Another of my favorites is burritos, which you can get with almost anything in them -- beans, of course, and cheese.  But you can also add shredded beef with potatoes, or bacon and eggs. . . .

If you say a product breaks after fifteen minutes of use, you can use an anecdote as an example, describing how you tried it out and it broke.  Or if in your description of the product, you say there's a wide variety of colors you can choose from, give some examples of those colors:  chartreuse, teal, apricot.  (Here's where you wouldn't need to develop the colors.)

(Of course, these examples also tend to explain our reasoning and they are facts, as well!  There's also an anecdote in my first example.)


Statistics.  Often people find statistics make their thesis work.  Using numbers is a nice way to prove your point.  Personally, however, I don't trust statistics.  You never know how these numbers have been arrived at, if the study is reliable or not.   So you can use statistics but add other types of development, as well.

Usually statistics take the form of percentages.  Ninety percent of statistics is made up on the spot.  If not, they may show a ratio.  Nine out of ten dentists prefer this toothpaste. 

If you have precise statistics, you must cite a source (that means say who you got them from).  The two statistics I mentioned above were made up, and thus, ones I don't have a source for.  That is very suspect.  Even if you have a head for numbers and you do remember the particular statistics, you still need to have some sort of idea of where you got those numbers.  The sources influence the reliability of the statistics.  According to the NM Motor Vehicle Department, over 30 percent of traffic accidents involve "driver distraction," is much stronger than According to Citizens Against Cell Phones, over 30 percent of traffic accidents involve "driver distraction."   

For essay #1, statistics will be hard for you to use since I don't want you to do any research.  But you can use apparent or general statistics.  It seems that half the people I know are on the Atkins Diet.  Or the ad says that most doctors prescribe this medicine.


 Compare/contrast.   Have you made a comparison -- showing how one thing is like another -- in your essay?  Have you ever tried talking on the phone while watching a TV show?  Do you find that you lose track of what's happening on the tube?  That's what happens when you talk on a cell phone while driving.  Here I've tried to compare talking while watching TV with talking while driving.  I've tried to show how these two activities are similar to each other.  Comparison is especially useful if your readers may not have had an experience that would make them "insiders" on a particular issue.  If you can explain how one experience is similar to another, then readers may gain some insight into the experience they haven't had.

Here's another example:  Waiting until you're thirsty to drink some water is like waiting until the oil light comes on in your car before you put any oil in.  There's already damage being caused to your car at that point.  Because at a certain level of dehydration, your body loses its ability to tell when you need water, you have to drink water before you're thirsty.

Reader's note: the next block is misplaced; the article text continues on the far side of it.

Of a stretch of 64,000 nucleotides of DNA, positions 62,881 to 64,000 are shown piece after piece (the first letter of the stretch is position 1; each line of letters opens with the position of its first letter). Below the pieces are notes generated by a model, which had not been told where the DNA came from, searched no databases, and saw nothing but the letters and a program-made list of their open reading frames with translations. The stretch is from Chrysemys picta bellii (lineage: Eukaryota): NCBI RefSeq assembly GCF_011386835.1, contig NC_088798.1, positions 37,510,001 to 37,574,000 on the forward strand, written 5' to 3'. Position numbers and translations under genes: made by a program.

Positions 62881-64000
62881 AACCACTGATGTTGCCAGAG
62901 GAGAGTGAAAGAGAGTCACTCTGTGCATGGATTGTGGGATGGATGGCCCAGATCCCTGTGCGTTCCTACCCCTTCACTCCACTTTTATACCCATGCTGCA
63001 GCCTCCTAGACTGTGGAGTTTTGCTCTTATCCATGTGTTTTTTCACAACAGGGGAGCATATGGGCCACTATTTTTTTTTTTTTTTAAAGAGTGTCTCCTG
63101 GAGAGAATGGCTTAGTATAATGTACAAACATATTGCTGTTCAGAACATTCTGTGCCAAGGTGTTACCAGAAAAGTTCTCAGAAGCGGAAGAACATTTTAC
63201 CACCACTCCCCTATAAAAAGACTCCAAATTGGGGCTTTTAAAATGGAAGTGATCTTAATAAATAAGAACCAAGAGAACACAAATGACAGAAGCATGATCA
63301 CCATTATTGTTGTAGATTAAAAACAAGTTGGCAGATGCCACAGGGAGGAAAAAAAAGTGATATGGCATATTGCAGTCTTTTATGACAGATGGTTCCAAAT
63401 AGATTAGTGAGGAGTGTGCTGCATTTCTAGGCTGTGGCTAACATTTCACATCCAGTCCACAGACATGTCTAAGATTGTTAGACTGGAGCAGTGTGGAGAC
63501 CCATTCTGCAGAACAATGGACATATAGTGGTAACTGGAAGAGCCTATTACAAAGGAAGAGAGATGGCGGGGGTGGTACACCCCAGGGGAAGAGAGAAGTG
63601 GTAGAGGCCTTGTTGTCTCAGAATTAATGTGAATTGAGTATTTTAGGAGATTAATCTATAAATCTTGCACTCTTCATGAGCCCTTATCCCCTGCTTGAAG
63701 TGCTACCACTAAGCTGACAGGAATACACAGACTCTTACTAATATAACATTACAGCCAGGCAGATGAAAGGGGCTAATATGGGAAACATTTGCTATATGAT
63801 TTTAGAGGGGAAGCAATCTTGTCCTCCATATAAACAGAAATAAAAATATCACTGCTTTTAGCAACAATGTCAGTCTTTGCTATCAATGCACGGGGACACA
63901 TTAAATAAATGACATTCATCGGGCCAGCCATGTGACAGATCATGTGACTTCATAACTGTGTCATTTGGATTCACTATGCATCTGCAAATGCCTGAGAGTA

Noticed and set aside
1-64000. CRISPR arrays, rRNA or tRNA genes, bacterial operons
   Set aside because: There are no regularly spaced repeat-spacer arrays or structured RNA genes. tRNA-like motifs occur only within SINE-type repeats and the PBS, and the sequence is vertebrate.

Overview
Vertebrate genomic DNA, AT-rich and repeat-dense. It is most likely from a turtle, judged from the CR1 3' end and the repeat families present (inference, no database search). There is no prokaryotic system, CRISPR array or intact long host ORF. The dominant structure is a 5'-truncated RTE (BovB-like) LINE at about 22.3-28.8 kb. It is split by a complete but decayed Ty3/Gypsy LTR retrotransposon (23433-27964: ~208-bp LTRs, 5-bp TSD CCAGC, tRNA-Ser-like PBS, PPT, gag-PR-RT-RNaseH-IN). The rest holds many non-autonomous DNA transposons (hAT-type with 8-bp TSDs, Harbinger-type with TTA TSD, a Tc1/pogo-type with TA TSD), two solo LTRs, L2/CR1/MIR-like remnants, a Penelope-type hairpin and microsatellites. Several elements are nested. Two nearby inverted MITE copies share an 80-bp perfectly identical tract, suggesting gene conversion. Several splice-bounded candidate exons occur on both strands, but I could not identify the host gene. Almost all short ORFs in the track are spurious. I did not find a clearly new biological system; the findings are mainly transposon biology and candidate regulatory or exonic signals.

For Essay #1, you will use this method.  What do you compare?  Well, that depends on the product and what aspects of the product you care about.  You may compare how much you get in a package, or how long it will last, or how healthy it is with another product.  If you are writing about a sport, you can compare it with other, similar, sports. 


Anecdotes: An anecdote is a brief story.  Have you used any very short stories taken from your personal experience to back up your thesis?  Here's an example of how to use an anecdote:  The reason I oppose the use of cell phones while driving is because I was in an accident that was the result of using my cell phone.  I was driving home from school, and I decided to make a quick call to my girlfriend.  We got into an argument over nothing. . . etc.

What's nice about anecdotes is while people can argue that your facts aren't accurate and your statistics are skewed, they can't deny that what happened to you happened.  In addition, we humans love stories.  They are easier to read than other kinds of writing (expository -- think textbook writing), more fun, and more interesting.  Finally, stories are the kind of support you have at hand, without needing to research.  You have your opinion probably because of something that happened to you or a friend.  Tell that story.  Don't forget to liven it up even more with dialogue

Tell stories about your experiences with this product and maybe its competitors.  Tell about your friends or relatives that used it and what they said.

  This information comes from a University of Massachusetts website:  Some examples come from Nancy King's site:  
  This page last updated by Connie Gulick, Tuesday, May 18, 2010.